Is the Nativity narrative nothing but a myth?
It's that time of year. It's when people put up reindeer and sleds, candy canes, Santa Claus and elaborate manger tableaus... except in places where that last bit is against the law. It's assumed that only children would fall for the former but adults need to be protected from the Jesus myth or they'll buy it every time. Curiously, even with such government intervention, Americans are among the world's biggest believers. Whenever I go to Australia, my friends ask why the proportion of Yank believers to non-believers is just the opposite of what one finds Down Under. That's a good question, especially since we're alike in so many other ways.
So you can imagine my surprise when I came across a column equating the birth narrative with Santa Claus that was written by -- get this -- a Minister! This is not a nation where people listen attentively, politely reply and then thoughtfully consider what was said. No way. I say something somebody doesn't like (which, alas, is mostly what I seem to do) and they form committees, get up petitions, write the editors and call the Better Business Bureau. And I'm a nice guy so I can only wonder what's going to happen to the good Reverend. Anyway, here's a few items taken directly from a Man of God that, I would think, knows a whole lot more about the topic than you or I.
There are four versions of the Jesus story (the Gospels) but only two of them, Matthew and Luke, deal with the birth and their tales remain hopelessly conflicted. To any legitimate historian, such inconsistencies alone would raise a very sizeable flag. And as if that weren't enough, no one knows who actually put the quill to the parchment way back when. All that's generally agreed upon is that it was almost a hundred years after the alleged fact. People still can't agree on where Obama was born so lots of luck with anything from generations ago. Quick -- who was President in 1959? See my point?
But perhaps it would be better to ask a different question: What purpose might such narratives - about a virgin birth and a divine father - have served two thousand years ago? Here the Reverend makes a very cogent case. At that time, the Roman Emperors claimed the title "Lord" and made up miraculous birth fables to justify their right-there-next-to-god status. In the first century it was easy to get away with miraculous fictions...just like...well...just like now. So the manger scene worked very nicely as a means of building up the early church's creds while breaking down the Roman oppressors' authority. In short, it was a kind of political dirty trick.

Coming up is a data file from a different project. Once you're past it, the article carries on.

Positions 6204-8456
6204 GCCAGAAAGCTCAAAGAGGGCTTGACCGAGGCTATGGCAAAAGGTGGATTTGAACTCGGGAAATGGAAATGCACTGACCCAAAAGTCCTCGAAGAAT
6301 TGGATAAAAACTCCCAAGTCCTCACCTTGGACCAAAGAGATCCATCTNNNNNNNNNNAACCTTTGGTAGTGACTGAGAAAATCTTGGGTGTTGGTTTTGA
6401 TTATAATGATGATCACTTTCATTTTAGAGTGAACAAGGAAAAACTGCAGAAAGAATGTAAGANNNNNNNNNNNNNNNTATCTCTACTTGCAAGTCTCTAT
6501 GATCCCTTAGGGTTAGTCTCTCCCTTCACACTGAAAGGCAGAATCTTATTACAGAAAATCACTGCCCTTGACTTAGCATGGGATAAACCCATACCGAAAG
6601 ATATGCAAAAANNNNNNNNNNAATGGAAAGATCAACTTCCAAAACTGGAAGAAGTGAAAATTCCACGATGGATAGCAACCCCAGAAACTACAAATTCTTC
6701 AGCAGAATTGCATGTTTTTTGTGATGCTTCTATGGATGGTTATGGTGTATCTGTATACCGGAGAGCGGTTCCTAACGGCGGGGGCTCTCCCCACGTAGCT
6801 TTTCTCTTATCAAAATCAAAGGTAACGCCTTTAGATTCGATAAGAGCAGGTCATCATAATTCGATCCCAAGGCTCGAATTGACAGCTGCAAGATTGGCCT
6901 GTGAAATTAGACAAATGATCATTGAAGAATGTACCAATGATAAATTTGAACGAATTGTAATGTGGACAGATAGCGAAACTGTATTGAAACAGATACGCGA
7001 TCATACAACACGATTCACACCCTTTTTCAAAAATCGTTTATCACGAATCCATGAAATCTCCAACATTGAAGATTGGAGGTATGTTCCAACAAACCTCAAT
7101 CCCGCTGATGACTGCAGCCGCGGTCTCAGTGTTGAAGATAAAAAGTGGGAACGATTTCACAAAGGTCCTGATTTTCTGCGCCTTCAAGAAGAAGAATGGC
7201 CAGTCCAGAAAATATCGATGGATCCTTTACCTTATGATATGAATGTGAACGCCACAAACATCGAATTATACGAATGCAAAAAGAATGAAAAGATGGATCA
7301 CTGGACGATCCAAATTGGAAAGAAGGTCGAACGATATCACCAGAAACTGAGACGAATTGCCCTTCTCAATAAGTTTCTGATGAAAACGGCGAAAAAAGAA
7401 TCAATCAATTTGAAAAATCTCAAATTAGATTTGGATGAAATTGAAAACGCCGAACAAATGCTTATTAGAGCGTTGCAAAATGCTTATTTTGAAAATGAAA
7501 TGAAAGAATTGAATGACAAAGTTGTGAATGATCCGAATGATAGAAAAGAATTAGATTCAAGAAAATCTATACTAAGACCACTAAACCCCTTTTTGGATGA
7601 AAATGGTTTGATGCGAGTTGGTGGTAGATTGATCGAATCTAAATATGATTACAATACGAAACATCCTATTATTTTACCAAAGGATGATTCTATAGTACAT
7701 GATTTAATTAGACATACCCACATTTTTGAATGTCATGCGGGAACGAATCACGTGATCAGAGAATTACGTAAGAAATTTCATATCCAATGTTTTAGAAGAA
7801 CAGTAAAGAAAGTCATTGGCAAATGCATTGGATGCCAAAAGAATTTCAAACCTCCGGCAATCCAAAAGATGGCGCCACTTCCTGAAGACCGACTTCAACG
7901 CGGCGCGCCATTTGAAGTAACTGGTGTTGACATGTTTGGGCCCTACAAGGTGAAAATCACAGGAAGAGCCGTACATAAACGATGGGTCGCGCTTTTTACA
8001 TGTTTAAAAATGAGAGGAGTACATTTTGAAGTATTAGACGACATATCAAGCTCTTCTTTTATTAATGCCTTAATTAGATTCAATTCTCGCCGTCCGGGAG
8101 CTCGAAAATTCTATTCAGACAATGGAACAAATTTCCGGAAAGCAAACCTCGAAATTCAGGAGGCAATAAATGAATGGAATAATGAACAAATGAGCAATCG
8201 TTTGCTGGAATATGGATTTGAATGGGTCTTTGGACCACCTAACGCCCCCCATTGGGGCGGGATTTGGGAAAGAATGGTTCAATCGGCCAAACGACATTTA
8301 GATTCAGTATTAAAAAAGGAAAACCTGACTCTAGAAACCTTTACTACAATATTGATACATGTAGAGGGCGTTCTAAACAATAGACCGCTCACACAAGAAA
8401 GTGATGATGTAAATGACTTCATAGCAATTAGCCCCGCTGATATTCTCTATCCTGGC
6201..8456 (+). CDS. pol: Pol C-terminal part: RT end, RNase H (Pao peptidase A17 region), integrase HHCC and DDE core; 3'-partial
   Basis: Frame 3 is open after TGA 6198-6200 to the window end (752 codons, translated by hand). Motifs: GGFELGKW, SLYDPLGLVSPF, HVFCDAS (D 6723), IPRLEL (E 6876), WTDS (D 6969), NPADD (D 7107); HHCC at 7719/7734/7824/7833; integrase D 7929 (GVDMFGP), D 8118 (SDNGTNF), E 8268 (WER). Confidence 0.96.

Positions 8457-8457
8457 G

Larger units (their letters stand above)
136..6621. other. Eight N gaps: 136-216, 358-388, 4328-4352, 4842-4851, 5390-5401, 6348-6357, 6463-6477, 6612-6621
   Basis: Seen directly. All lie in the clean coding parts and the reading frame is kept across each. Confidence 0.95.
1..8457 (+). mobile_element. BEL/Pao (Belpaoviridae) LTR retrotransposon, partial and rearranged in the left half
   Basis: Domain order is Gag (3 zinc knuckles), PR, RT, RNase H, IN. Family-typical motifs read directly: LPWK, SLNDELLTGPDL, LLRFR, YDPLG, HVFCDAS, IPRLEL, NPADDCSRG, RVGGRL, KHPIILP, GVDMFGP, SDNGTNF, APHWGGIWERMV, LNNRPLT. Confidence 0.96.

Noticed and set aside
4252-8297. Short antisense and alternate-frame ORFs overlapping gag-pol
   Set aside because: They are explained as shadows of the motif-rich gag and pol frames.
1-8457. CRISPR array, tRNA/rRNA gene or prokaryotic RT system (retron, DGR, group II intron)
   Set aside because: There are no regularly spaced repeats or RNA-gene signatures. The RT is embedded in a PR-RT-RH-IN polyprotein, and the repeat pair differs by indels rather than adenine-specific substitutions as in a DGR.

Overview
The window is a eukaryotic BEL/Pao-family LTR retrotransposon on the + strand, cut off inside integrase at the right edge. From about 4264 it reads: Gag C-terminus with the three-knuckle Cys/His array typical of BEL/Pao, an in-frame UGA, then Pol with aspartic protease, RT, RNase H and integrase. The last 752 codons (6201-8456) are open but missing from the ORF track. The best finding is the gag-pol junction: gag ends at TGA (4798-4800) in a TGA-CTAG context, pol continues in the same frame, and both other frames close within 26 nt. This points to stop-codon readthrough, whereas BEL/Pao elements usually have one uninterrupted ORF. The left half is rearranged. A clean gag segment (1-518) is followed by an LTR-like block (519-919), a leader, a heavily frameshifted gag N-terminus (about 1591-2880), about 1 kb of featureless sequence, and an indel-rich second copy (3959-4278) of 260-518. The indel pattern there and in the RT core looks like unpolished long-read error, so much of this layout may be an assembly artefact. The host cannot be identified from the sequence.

Finally, and here I quote:
"The birth narratives are properly called myths. A myth by definition is any story or report in which God or a God is the primary actor. Angels, free-moving stars, dreams and unexplained bright lights are a part of the tools of mythology. Christians and the world at large have not been served well by attempts to read the birth narratives as history."
"Just as many children feel deceived when they find out Santa is not real, many Christians feel deceived when they conclude that Jesus was not born of a virgin and that a star did not travel through the sky and come to rest over a particular place in Bethlehem."
And before you start giving me any sass, keep in mind that I'm merely the messenger. Go to the source, the Rev. Howard Bess in the Consortium News. Or read anything by Dawkins or Shermer, Dennett or Harris on the topic. You should also visit the Brights' website and check Tim Callahan's Who Really Killed Jesus in the Skeptical Inquirer. A documentary, The God Who Wasn't There presents a truly extraordinary account of how little Christians know regarding their religion. And before you start telling anyone about what god says, take the What Do You Really Know About the Bible quiz provided by the Freedom From Religion Foundation. These are all insightful sources...especially so at this time of year.